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Literature and Politics in Cromwellian England$
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Blair Worden

Print publication date: 2009

Print ISBN-13: 9780199230822

Published to Oxford Scholarship Online: October 2011

DOI: 10.1093/acprof:oso/9780199230822.001.0001

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Marvell in 1650

Marvell in 1650

(p.82) 4 Marvell in 1650
Literature and Politics in Cromwellian England

Blair Worden

Oxford University Press

If the occasions that prompted Andrew Marvell's two political poems of 1650 had happened in the reverse order—if Tom May had died before Oliver Cromwell's return from Ireland—the opposition between ‘An Horatian Ode’ and ‘Tom May's Death’ could be given a simple explanation. The May poem would be the last of Marvell's royalist poems, and the ode to the first of his Cromwellian ones. One could read the ode as a testament to a conversion from one position to an exactly contrary one. That change was duly followed, by the poem, in 1651, in support of the republic's embassy, led by Cromwell's cousin and intimate ally Oliver St John, who went to The Hague in March of that year with the purpose of undermining the Stuart cause. Instead, the May poem comes between the occasions that produced the ode and the poem on the embassy.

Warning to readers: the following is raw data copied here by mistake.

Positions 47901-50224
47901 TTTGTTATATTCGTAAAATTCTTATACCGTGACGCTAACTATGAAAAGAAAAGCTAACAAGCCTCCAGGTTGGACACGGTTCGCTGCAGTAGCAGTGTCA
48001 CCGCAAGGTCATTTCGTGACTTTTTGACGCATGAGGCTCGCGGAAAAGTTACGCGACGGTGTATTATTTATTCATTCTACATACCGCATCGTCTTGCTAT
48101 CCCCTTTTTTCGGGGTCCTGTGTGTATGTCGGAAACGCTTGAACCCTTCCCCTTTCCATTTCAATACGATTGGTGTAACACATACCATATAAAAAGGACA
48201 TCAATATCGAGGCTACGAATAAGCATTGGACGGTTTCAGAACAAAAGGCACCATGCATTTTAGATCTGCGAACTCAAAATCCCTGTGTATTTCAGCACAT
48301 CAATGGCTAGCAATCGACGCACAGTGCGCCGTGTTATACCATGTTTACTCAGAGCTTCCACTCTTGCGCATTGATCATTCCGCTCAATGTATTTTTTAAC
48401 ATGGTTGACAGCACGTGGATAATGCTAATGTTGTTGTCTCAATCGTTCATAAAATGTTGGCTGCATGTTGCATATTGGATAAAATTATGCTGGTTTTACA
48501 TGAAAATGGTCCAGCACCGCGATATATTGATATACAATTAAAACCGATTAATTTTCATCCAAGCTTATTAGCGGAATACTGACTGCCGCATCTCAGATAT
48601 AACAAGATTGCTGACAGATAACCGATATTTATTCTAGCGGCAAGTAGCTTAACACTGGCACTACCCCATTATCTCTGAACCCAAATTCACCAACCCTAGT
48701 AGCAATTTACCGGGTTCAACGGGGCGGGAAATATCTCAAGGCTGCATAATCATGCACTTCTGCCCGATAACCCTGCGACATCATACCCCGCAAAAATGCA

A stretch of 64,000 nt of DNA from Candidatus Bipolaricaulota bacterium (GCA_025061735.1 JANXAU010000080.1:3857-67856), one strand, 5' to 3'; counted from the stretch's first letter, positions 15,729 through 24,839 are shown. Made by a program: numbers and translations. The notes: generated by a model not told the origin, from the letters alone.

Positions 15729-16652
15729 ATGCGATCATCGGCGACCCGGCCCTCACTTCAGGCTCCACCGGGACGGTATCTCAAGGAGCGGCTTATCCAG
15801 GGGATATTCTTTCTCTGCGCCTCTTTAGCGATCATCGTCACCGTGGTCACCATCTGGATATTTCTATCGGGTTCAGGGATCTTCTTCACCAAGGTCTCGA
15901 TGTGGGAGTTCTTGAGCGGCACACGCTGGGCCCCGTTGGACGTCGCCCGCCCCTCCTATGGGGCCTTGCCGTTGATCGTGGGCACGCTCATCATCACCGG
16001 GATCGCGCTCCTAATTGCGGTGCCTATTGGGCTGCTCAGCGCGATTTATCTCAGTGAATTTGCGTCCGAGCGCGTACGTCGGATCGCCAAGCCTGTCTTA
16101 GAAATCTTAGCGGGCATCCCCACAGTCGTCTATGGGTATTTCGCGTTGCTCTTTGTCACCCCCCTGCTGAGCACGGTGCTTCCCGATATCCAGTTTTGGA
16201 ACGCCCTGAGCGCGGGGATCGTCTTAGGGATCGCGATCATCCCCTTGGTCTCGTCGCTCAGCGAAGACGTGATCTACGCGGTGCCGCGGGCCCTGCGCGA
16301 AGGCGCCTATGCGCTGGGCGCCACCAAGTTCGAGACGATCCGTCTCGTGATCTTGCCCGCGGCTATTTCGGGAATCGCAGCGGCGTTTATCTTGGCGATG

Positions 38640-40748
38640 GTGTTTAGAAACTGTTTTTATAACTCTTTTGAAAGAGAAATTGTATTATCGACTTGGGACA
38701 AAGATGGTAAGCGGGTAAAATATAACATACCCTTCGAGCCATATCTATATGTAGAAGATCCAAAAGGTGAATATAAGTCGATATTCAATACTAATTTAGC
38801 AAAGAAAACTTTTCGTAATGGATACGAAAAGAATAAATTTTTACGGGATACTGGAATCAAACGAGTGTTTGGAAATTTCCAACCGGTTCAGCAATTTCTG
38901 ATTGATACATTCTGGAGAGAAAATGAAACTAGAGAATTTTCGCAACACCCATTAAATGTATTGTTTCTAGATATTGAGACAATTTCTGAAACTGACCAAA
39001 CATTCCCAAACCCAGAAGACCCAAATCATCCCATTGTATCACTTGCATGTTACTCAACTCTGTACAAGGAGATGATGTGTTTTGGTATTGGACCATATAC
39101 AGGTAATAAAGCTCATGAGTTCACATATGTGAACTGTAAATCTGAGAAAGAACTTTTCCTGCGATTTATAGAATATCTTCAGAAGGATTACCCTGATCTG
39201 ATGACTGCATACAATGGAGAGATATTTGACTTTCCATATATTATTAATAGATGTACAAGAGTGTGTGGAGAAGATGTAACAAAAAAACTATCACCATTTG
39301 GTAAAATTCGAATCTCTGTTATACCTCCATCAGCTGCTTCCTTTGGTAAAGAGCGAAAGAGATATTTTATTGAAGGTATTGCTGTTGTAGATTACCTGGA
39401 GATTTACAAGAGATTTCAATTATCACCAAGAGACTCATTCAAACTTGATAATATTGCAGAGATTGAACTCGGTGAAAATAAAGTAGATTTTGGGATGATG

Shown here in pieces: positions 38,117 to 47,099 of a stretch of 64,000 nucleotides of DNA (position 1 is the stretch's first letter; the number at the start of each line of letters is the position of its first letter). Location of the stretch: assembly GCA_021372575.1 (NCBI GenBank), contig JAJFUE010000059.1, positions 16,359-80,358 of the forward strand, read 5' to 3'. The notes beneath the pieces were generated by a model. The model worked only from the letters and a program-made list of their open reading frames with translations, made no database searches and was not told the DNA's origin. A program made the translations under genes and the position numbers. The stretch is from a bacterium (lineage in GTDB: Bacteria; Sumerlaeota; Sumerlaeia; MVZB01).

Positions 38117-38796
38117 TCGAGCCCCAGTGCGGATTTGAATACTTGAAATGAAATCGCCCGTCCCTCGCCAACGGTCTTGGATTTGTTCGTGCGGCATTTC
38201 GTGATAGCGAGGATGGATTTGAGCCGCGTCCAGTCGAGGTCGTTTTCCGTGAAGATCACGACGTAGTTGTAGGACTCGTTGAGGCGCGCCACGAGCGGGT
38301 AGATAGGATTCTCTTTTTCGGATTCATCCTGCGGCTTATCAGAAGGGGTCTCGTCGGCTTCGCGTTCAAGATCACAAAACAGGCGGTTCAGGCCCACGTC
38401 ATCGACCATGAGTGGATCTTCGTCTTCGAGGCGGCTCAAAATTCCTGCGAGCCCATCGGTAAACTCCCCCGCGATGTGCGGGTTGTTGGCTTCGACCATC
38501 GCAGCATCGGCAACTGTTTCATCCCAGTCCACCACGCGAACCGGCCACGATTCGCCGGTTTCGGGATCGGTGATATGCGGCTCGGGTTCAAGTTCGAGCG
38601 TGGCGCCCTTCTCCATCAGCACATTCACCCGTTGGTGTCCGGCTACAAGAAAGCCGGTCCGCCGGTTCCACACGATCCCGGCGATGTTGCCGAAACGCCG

Keywords:   Andrew Marvell, political poems, Tom May, Oliver Cromwell, ode, Oliver St John

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